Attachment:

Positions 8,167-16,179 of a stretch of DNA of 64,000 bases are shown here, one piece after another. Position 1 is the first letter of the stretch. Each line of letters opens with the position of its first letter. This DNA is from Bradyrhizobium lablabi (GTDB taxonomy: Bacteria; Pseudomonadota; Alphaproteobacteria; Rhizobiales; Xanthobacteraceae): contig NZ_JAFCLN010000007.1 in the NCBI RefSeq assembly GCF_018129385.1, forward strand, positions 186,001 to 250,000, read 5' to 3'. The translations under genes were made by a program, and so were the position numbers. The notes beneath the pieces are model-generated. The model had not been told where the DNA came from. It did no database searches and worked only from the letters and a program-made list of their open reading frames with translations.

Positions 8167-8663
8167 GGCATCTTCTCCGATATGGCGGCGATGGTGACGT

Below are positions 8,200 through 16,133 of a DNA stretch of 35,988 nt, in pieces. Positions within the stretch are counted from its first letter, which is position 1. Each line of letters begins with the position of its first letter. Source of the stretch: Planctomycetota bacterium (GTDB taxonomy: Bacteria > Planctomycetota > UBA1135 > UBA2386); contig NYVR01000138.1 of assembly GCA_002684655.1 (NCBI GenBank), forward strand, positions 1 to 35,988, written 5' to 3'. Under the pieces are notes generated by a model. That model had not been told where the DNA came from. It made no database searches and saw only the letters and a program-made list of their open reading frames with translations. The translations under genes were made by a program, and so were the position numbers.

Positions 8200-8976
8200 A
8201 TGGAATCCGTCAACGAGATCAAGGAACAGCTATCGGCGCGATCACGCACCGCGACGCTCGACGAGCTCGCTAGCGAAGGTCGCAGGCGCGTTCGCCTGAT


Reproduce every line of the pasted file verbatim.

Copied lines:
Positions 8,167-16,179 of a stretch of DNA of 64,000 bases are shown here, one piece after another. Position 1 is the first letter of the stretch. Each line of letters opens with the position of its first letter. This DNA is from Bradyrhizobium lablabi (GTDB taxonomy: Bacteria; Pseudomonadota; Alphaproteobacteria; Rhizobiales; Xanthobacteraceae): contig NZ_JAFCLN010000007.1 in the NCBI RefSeq assembly GCF_018129385.1, forward strand, positions 186,001 to 250,000, read 5' to 3'. The translations under genes were made by a program, and so were the position numbers. The notes beneath the pieces are model-generated. The model had not been told where the DNA came from. It did no database searches and worked only from the letters and a program-made list of their open reading frames with translations.

Positions 8167-8663
8167 GGCATCTTCTCCGATATGGCGGCGATGGTGACGT

Below are positions 8,200 through 16,133 of a DNA stretch of 35,988 nt, in pieces. Positions within the stretch are counted from its first letter, which is position 1. Each line of letters begins with the position of its first letter. Source of the stretch: Planctomycetota bacterium (GTDB taxonomy: Bacteria > Planctomycetota > UBA1135 > UBA2386); contig NYVR01000138.1 of assembly GCA_002684655.1 (NCBI GenBank), forward strand, positions 1 to 35,988, written 5' to 3'. Under the pieces are notes generated by a model. That model had not been told where the DNA came from. It made no database searches and saw only the letters and a program-made list of their open reading frames with translations. The translations under genes were made by a program, and so were the position numbers.

Positions 8200-8976
8200 A
8201 TGGAATCCGTCAACGAGATCAAGGAACAGCTATCGGCGCGATCACGCACCGCGACGCTCGACGAGCTCGCTAGCGAAGGTCGCAGGCGCGTTCGCCTGAT